The most prominent Kenyan agricultural platform is Digifarm. By leveraging the market power of Safaricom, the parent company of M-Pesa, Digifarm has so far reached almost a million farmers and has been able to convince a variety of partner firms specialized in credit scoring, market information, credit provision and inputs supply to integrate into its system. Other platforms include Musoni and Acre Africa. Equity, a bank with a large customer base among smallholder farmers, proposes a holistic package of solutions for saving groups. Platform developers present their platforms as ideal sites for rational decision-making and therefore as perfect behavioural engineering devices to reformat farmers’ attitude to commercial agriculture. They emphasize their role in ensuring the quality of information flows pertaining to livestock and plants, inputs and credit.
At the moment, financial service providers occupy a central position in broker-driven platforms, in which tech companies collapse the intermediary steps into a single, centralized, digital platforms integrating different service providers through application programming interfaces (so-called APIs). However, they are increasingly integrated also in buyer-driven platforms, in which agribusiness use digital technologies to better coordinate the producers’ activity, digitize payments and monitor production; and in producer-driven platforms, in which grassroots farmer organisations use digital technologies to facilitate the delivery of services to their members. Embedded in these agricultural platforms fintech companies single out the unbanked farmer, classify and monitor her and, possibly, constitute her as an entrepreneurial subject, a risk-taking investor and a keen adopter of innovations.
A blurred picture: Potential risks and downsides
Framed by the proponents of digital finance as a win-win game for both lenders and borrowers, this approach to agricultural finance remains shrouded in hype. However, behind the enthusiasm, the strategies of most platform-based Kenyan fintech appear still inchoate and tentative, driven more by a vision of future profits than by a solid business case.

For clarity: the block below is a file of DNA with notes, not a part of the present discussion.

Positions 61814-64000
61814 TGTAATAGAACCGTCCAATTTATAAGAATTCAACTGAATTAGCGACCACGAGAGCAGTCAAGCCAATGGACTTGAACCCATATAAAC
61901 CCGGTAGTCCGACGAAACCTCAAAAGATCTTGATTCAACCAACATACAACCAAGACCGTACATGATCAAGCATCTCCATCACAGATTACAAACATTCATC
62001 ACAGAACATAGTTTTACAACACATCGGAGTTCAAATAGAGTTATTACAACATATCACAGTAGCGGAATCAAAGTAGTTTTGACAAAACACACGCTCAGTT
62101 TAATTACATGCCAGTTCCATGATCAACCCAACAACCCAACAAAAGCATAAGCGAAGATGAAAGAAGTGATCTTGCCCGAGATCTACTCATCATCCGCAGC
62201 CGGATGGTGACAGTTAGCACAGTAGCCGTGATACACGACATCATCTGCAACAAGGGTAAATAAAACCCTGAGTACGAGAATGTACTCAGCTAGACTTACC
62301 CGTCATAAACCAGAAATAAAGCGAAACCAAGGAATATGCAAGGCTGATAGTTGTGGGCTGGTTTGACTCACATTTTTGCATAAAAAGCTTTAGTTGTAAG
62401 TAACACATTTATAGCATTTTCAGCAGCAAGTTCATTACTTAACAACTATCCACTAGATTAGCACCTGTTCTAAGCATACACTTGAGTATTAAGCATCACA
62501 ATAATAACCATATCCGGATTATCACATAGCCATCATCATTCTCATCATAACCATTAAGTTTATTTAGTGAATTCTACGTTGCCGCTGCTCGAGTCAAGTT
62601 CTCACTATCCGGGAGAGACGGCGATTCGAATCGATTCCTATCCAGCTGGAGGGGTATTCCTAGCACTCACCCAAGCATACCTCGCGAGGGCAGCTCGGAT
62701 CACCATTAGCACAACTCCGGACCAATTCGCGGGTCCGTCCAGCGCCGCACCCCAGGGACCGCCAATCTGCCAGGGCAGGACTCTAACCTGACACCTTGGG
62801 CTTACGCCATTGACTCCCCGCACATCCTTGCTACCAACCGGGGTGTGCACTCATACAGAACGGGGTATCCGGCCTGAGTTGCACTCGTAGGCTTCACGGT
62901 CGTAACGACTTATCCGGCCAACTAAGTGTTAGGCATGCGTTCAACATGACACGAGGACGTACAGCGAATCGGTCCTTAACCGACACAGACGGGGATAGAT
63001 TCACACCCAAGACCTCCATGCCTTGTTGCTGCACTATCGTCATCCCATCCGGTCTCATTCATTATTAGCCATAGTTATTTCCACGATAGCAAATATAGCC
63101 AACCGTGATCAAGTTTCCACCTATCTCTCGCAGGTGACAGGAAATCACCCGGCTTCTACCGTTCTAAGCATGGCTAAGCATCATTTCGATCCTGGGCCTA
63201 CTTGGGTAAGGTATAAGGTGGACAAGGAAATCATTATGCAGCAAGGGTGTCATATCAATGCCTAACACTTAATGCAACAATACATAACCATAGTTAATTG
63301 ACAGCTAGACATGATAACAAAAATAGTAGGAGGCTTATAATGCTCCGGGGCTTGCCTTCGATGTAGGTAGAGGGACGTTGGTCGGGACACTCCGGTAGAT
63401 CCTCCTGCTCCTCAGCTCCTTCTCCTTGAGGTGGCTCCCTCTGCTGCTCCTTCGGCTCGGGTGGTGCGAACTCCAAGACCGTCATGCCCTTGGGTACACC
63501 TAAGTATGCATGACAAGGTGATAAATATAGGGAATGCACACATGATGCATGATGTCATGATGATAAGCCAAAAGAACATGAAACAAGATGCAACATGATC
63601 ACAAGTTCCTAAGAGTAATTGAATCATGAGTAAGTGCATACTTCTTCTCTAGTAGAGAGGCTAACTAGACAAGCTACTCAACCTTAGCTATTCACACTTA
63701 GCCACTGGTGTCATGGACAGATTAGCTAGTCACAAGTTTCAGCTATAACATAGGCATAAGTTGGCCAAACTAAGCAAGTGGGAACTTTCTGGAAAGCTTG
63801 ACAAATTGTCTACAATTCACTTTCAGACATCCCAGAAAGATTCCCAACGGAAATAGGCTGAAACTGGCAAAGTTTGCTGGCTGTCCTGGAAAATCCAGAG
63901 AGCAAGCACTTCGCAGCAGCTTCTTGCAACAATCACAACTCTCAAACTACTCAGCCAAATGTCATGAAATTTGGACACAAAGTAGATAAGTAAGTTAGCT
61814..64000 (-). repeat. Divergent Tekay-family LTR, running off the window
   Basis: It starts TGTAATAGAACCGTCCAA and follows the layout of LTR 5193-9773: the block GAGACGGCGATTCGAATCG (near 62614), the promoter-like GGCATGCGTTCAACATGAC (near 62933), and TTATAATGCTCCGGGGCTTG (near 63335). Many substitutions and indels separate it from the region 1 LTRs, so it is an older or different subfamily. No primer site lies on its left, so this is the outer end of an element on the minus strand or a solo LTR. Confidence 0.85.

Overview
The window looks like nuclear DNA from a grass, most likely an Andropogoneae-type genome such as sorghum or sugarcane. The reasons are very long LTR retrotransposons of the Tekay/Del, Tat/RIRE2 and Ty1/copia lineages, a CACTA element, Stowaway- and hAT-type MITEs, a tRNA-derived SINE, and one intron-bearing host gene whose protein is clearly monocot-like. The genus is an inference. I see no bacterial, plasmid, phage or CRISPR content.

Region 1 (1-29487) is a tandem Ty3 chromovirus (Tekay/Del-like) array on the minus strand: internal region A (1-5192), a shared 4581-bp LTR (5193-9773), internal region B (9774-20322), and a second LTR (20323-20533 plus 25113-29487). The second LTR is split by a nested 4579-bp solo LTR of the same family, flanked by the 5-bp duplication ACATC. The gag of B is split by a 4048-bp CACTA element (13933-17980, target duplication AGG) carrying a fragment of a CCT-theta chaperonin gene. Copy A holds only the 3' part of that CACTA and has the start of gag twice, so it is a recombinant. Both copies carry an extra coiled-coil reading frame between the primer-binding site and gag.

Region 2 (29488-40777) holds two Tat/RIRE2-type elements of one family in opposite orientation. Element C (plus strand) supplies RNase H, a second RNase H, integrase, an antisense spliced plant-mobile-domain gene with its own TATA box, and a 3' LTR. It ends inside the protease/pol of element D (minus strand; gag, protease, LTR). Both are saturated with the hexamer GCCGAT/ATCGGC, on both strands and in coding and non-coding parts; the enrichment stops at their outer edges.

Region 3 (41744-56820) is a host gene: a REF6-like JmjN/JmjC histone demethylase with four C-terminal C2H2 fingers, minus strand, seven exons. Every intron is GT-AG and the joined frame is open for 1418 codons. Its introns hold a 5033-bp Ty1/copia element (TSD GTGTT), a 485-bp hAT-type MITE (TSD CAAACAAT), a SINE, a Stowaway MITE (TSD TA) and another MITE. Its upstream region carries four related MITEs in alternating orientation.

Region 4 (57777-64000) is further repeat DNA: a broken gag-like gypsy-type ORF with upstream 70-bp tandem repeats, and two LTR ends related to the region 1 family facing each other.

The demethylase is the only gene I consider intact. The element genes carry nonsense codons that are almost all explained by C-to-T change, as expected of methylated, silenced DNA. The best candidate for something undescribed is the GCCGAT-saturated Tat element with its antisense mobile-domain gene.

As Kenyan regulators have so far proven unable to catch up with digital innovations, there are risks that alternative credit scores may end up reinforcing existing forms of inequality and uneven rural development. For instance, according to a financial service provider partnering with a Kenyan agricultural platform, farmers living far from urban centres and major infrastructure typically have higher default rates. Part of the reason is that they have less access to non-farming activities. Yet in the absence of redressal mechanisms, farmers who default on even small amounts may gain bad credit scores, hindering their access to loans in future from either traditional or digital lenders. It is a paradox, and a sad one, that those supposedly most targeted by the financial inclusion agenda end up being blacklisted by the Kenyan Central Bank’s Credit Reference Bureau.
Also, credit scoring aims to turn qualitative differences into measurable, quantifiable indicators that can be read, processed, repackaged and eventually transferred through calculative infrastructures governed by financial actors. As suggested by Clapp and Isakson (2018), “creating new arenas for capital accumulation through financial investment mechanisms […] requires reformatting food and agricultural activities according to financial metrics” (450). It is probably premature to suggest that the platformization of agricultural finance in Kenya is paving the way to the financialization of local agricultural production (which, as Clapp and Isakson suggest, is advancing in North America). But, in the course of our research, we have noticed an interest in data-driven agriculture in Kenya, and in Africa in general, from hedge funds and other speculative actors (as witnessed by the authors during a closed-door workshop in Nairobi in July 2018). This interest betrays the expectation that financial practices and behaviours of smallholder farmers, and the wider socio-economic relationships underpinning the food system, could be translated into a language that speculative markets can understand and master.